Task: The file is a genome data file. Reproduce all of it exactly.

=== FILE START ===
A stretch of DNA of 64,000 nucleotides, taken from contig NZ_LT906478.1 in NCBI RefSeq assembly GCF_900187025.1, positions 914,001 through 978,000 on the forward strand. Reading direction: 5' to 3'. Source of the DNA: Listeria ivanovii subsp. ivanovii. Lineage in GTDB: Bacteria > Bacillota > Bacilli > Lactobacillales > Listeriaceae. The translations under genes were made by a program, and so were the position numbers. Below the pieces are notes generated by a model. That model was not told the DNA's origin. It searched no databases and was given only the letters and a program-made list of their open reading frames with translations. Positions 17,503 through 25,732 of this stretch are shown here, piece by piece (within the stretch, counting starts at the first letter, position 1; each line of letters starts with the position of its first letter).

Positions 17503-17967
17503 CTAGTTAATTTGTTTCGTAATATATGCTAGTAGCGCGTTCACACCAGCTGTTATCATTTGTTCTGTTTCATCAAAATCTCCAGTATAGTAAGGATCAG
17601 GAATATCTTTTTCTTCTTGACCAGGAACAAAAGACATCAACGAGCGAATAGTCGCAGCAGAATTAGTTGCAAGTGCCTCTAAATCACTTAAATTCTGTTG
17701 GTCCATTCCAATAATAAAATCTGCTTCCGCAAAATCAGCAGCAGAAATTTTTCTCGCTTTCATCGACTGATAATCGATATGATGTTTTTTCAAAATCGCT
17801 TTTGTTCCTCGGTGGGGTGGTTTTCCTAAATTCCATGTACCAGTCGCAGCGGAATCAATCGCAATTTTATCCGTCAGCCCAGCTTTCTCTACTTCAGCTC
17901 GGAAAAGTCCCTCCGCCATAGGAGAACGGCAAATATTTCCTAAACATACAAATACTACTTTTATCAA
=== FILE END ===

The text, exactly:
A stretch of DNA of 64,000 nucleotides, taken from contig NZ_LT906478.1 in NCBI RefSeq assembly GCF_900187025.1, positions 914,001 through 978,000 on the forward strand. Reading direction: 5' to 3'. Source of the DNA: Listeria ivanovii subsp. ivanovii. Lineage in GTDB: Bacteria > Bacillota > Bacilli > Lactobacillales > Listeriaceae. The translations under genes were made by a program, and so were the position numbers. Below the pieces are notes generated by a model. That model was not told the DNA's origin. It searched no databases and was given only the letters and a program-made list of their open reading frames with translations. Positions 17,503 through 25,732 of this stretch are shown here, piece by piece (within the stretch, counting starts at the first letter, position 1; each line of letters starts with the position of its first letter).

Positions 17503-17967
17503 CTAGTTAATTTGTTTCGTAATATATGCTAGTAGCGCGTTCACACCAGCTGTTATCATTTGTTCTGTTTCATCAAAATCTCCAGTATAGTAAGGATCAG
17601 GAATATCTTTTTCTTCTTGACCAGGAACAAAAGACATCAACGAGCGAATAGTCGCAGCAGAATTAGTTGCAAGTGCCTCTAAATCACTTAAATTCTGTTG
17701 GTCCATTCCAATAATAAAATCTGCTTCCGCAAAATCAGCAGCAGAAATTTTTCTCGCTTTCATCGACTGATAATCGATATGATGTTTTTTCAAAATCGCT
17801 TTTGTTCCTCGGTGGGGTGGTTTTCCTAAATTCCATGTACCAGTCGCAGCGGAATCAATCGCAATTTTATCCGTCAGCCCAGCTTTCTCTACTTCAGCTC
17901 GGAAAAGTCCCTCCGCCATAGGAGAACGGCAAATATTTCCTAAACATACAAATACTACTTTTATCAA